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Your Good Health: Vaginal cream safe for melanoma survivors

Those with history of an estrogen-sensitive tumour should discuss options with their oncologist
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Dr. Keith Roach

Dear Dr. Roach: I am a 70-year-old woman who has used Estrace vaginal cream weekly for several years. I’m in good health, work out daily, run half-marathons and have my own business. I take 10 mg of atorvastatin daily. I had melanoma removed from my arm 10 years ago. My concern is the use of Estrace. My gynecologist recommended that I use it after a Pap smear, but my primary care physician is not of the same mind. I would appreciate your opinion on this. My mother had breast cancer in her 80s, my sister had uterine cancer, and my brother passed away from bladder cancer.

C.S.

As far as the safety of using estradiol (Estrace), the bioidentical hormone to major natural estrogen, I am definitely of the same opinion as your gynecologist. When used topically, it works on the vulva and the lining of the vagina, keeping the tissue healthy.

Without estrogen, the tissues that line the female perineum can become atrophic (thinned), predisposing a woman to discomfort, infections and incontinence. The Pap smear may have resulted in a finding that was suggestive of vaginal atrophy (increased neutrophils). Without treatment, the labia can even fuse together.

With long-term use, the estrogen levels in the body are only slightly higher in women who use topical estrogen compared to those who do not, so the absorption into the body is minimal. I’m only concerned if a person who has a personal history of an estrogen-sensitive tumour, such as endometrial cancer and some breast cancers. In those cases, I discuss options with both the patient and their oncologist.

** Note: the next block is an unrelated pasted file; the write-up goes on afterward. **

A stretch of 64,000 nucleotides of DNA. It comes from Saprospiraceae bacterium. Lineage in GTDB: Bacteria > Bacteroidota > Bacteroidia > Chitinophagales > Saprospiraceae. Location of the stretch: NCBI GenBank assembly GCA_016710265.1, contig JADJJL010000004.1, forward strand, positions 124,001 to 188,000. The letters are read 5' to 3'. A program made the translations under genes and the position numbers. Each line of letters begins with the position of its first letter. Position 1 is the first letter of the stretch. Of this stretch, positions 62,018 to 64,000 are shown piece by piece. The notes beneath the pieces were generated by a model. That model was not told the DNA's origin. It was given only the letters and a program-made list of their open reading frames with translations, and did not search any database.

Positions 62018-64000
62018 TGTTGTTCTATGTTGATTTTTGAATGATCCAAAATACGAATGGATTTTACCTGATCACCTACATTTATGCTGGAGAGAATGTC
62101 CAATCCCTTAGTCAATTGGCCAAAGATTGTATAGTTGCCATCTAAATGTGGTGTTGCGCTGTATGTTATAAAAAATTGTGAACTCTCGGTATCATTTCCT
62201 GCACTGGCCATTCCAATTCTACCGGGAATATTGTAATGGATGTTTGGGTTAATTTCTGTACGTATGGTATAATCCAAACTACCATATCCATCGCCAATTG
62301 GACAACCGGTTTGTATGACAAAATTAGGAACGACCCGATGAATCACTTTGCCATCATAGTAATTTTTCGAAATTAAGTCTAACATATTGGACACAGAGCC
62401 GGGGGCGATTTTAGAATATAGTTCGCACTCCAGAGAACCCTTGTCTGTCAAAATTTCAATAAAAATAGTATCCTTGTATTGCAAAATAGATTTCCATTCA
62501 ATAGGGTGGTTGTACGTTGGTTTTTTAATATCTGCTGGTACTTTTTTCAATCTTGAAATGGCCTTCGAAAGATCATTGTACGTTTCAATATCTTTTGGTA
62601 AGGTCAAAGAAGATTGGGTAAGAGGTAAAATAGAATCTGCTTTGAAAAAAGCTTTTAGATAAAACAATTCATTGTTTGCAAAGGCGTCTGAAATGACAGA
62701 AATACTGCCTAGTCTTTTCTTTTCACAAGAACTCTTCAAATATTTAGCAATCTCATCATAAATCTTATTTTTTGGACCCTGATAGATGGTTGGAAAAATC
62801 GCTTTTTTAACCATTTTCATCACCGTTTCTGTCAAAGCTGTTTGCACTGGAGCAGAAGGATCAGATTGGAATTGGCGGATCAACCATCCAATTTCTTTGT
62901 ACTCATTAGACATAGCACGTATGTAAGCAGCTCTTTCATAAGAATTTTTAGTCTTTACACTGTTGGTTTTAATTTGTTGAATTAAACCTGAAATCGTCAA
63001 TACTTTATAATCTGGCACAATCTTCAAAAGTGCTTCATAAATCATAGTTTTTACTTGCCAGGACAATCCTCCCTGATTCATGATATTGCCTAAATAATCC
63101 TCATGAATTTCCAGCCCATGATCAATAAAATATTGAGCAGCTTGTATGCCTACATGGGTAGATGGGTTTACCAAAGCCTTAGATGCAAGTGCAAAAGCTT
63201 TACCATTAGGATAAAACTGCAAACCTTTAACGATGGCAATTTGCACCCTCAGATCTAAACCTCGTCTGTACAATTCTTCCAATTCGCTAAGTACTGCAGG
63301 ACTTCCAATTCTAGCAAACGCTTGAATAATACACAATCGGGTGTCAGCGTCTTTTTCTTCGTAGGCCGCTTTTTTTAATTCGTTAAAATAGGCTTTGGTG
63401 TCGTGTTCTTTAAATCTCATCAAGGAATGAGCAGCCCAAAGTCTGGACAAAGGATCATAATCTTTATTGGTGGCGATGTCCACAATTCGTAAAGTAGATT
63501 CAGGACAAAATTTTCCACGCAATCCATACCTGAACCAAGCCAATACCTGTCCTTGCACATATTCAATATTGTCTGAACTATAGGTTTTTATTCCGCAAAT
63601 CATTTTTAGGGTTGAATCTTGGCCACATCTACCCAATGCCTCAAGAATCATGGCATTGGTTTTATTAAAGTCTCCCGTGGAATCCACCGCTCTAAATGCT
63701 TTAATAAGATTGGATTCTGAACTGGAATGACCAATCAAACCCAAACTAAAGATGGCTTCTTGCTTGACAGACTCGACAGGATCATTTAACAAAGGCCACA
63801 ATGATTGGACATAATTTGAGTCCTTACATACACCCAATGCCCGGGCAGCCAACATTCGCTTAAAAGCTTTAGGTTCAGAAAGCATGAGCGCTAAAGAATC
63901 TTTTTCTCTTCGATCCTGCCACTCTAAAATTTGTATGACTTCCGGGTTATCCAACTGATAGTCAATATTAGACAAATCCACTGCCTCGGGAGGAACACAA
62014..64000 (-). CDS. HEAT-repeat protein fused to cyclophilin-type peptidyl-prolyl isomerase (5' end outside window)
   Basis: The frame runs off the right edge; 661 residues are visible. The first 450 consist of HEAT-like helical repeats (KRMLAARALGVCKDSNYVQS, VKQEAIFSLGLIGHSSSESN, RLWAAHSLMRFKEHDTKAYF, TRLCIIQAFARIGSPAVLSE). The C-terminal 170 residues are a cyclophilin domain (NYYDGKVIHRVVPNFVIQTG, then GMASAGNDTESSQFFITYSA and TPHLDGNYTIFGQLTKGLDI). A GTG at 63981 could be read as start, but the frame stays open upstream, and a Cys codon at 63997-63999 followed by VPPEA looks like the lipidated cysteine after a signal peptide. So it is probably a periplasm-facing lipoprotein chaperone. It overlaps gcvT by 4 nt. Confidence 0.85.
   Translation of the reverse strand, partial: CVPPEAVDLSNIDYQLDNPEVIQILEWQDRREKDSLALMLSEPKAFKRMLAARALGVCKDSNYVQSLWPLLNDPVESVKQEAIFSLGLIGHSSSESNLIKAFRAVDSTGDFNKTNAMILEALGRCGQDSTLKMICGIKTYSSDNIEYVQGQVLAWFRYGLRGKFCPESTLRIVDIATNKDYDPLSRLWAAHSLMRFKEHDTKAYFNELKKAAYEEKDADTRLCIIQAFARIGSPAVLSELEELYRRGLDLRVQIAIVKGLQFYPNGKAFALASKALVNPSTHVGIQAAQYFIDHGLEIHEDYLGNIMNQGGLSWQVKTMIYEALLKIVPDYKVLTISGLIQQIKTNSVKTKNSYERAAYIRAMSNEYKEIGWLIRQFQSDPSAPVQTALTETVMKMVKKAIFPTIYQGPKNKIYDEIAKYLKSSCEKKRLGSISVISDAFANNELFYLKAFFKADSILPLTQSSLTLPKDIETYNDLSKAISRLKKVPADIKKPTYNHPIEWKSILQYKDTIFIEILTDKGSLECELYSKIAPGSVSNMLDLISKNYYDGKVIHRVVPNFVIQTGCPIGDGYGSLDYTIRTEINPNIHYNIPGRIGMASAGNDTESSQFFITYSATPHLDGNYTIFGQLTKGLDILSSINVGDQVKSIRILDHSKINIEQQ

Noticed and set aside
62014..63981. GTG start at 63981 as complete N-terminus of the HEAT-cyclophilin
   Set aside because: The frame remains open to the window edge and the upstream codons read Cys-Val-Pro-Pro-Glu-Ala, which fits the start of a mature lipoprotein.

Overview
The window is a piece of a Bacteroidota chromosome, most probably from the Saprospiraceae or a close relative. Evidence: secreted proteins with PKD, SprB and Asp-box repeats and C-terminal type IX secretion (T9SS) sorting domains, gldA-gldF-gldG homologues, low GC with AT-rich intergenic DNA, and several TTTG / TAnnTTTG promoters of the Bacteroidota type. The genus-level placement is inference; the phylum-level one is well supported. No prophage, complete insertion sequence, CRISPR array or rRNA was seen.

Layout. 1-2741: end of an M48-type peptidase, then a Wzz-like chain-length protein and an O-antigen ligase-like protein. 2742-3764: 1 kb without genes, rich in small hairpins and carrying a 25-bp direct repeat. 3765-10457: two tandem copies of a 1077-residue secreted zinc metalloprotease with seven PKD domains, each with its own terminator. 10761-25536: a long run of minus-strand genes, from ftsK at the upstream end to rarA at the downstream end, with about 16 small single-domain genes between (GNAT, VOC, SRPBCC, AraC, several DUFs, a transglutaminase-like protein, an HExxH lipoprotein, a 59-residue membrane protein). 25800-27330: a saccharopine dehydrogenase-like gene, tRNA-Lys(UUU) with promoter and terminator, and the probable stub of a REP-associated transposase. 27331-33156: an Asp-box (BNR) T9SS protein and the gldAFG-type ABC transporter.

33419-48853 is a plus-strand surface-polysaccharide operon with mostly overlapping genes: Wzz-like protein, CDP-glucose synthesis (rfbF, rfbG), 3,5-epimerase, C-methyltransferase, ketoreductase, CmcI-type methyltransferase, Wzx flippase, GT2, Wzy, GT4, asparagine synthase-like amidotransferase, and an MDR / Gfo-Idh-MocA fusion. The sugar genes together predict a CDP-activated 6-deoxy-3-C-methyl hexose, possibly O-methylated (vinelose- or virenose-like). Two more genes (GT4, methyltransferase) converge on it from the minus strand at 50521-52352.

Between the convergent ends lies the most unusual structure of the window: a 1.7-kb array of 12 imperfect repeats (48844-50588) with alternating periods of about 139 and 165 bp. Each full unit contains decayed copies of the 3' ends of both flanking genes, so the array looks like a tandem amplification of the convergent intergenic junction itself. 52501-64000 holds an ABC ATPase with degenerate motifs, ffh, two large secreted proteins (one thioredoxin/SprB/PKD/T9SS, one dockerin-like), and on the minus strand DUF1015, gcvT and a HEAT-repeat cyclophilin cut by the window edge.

Dear Dr. Roach: Are you aware of any correlation between celiac disease and restless legs syndrome? My husband, 72, has had RLS for decades. He takes gabapentin and pramipexole, but still has symptoms. Plus, he has periodic limb movement disorder (PLMD), which occurs while he’s asleep.

C.S.

Most people with RLS have periodic limb movements of sleep (PLMS), which sounds like your husband. PLMD is a separate issue that doesn’t include other RLS features, such as an uncomfortable sensation in the legs while they’re at rest, causing an urge to move them. A person with RLS often has PLMS, but doesn’t have PLMD.

There is an increased risk of RLS among people with celiac disease. Most authorities tie these two together through iron deficiency. Unless celiac disease is managed with meticulous attention to diet, the body has difficulty absorbing iron.

Iron deficiency is very frequently found in people with RLS, and iron deficiency makes RLS worse. The diagnosis of iron deficiency needs to be made carefully because most people with RLS and iron deficiency do not have anemia. A ferritin level, rather than blood count, is the best initial test. If he does have iron deficiency, then treatment with iron supplementation can sometimes dramatically improve those nighttime symptoms.

Email questions to ToYourGoodHealth@med.cornell.edu